Update to Windows 8.1 from Windows 8

Earth 2

CNN’s Zain Verjee
September 30th, 2010

Gliese 581g may be the new Earth.

A team of astronomers from the University of California and the Carnegie Institute of Washington say they’ve found a planet like ours, 20 light years (120 trillion miles) from Earth, where the basic conditions for life are good.

“The chances for life on this planet are 100 percent,” Steven Vogt, a UC professor of astronomy and astrophysics says. “I have almost no doubt about it.”

The planet is three times the size of Earth, but the gravity is similar.

Dr. Elizabeth Cunningham, planetarium astronomer at the Royal Observatory in Greenwich, says the discovery is a huge deal.

“It could have liquid water on the surface,” she said. “That’s the first step to find life.”

There are hundreds of known extrasolar planets that have been discovered in the Milky Way, but this is the first that could support life.

Earthlings won’t be traveling to Gliese 581g any time soon unfortunately. Scientists say a spaceship traveling close to the speed of light would take 20 years to make this journey.

But if we did – we’d find some other things familiar. The atmosphere and gravity are similar to Earth, and if you’re from the polar regions, you’d definitely feel right at home. Scientists say the highest average temperature is about -12 degrees Celcius (10 Fahrenheit), but they point out that the planet doesn’t have a night and day – one side continually faces the star and the other side faces the darkness of space. This means one side is blazing hot and the other freezing cold.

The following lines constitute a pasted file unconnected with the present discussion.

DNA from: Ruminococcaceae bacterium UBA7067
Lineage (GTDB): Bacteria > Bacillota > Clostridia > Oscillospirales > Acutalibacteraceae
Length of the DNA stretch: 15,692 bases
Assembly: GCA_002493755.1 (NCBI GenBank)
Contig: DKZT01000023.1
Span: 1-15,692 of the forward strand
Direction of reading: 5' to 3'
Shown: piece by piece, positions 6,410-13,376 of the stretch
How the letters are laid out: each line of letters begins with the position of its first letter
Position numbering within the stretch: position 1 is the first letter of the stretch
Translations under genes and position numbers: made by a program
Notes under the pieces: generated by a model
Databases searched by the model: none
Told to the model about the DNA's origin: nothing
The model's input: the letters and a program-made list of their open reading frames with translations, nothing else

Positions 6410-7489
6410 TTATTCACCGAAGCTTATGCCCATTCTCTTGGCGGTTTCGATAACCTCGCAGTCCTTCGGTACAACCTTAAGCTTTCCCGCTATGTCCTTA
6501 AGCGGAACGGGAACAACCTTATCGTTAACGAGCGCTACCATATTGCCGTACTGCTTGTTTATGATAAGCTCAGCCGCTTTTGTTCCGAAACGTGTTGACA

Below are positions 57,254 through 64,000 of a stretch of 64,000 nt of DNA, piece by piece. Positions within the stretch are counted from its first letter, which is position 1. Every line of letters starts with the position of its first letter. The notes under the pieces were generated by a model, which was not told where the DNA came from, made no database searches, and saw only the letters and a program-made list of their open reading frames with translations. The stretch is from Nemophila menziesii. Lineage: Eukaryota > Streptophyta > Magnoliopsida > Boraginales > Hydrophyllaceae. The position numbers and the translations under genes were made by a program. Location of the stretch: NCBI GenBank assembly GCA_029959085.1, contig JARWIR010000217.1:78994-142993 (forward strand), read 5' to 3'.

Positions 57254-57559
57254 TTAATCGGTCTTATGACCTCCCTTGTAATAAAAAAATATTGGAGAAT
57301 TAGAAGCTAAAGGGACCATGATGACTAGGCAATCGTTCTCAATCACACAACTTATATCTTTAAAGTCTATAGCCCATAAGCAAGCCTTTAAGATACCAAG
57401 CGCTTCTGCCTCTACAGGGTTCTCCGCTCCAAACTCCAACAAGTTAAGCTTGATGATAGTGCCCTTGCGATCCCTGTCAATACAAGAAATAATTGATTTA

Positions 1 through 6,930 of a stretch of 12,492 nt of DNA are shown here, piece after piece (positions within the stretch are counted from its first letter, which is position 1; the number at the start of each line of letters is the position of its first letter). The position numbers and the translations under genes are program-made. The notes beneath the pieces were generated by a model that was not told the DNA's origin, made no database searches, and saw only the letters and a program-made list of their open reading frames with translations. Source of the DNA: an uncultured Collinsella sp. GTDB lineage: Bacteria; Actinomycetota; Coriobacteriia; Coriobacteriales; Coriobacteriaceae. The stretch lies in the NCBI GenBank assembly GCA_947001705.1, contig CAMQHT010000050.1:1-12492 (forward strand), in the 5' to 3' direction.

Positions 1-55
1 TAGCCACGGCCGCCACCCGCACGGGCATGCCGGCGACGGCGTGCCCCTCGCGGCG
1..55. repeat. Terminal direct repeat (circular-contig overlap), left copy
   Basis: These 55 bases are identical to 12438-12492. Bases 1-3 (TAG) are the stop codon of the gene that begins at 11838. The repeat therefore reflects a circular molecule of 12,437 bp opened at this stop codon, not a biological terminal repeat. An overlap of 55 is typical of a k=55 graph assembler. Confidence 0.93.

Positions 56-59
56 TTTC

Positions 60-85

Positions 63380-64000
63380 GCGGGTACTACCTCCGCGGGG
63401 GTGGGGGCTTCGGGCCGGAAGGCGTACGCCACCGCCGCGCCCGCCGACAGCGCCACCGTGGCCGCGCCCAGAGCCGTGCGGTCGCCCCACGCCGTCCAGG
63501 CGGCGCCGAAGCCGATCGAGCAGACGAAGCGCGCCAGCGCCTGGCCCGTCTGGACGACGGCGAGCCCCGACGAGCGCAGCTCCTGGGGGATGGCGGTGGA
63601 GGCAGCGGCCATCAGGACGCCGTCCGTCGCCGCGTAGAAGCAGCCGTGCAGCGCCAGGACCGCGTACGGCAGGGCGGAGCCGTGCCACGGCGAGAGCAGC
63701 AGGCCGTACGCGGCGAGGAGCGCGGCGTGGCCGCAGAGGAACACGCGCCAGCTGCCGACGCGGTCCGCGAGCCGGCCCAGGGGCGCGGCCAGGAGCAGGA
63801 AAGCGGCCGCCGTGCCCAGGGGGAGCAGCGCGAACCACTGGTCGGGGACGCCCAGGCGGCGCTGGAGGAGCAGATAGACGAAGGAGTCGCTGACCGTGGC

Gliese orbits a red dwarf star called Gliese 581. Cunningham says “it’s a Goldilocks planet.”

“It’s not too hot, it’s not too cold, it’s just right” for water to form, Cunningham said.

The area is called the “Goldilocks zone.”

Other planets near Gliese 581g have been discovered, but they are not habitable and are mainly comprised of gas. Gliese 581g, however, is a rocky planet.

It was discovered using the Keck telescope in Hawaii which has been observing the star Gliese 581 for 11 years.

“Keck’s long-term observations of the wobble of nearby stars enabled the detection of this multi-planetary system,” said Mario R. Perez, Keck program scientist at NASA headquarters in Washington.

Astronomers are excited this new planet was discovered so fast and relatively close by.

“I’m surprised we found one so fast,” Cunningham said. “The implication is either we were very lucky or these planets could be relatively common.”

Gliese 581g is in the constellation of Libra. While Earth takes 365 days to orbit our star, the sun, Gliese 581g orbits its star in 37 days.

Gliese 581

Original article on CNN.com

Mac Envy

I was talking to one of my friends several weeks ago and once again he ask me why I wasn’t a big fan of Linux… and I gave him the two hour answer.

It really boils down to Linux fails to be cohesive; the many distributions fracture it even more than the lack of any defining road map for a user experience.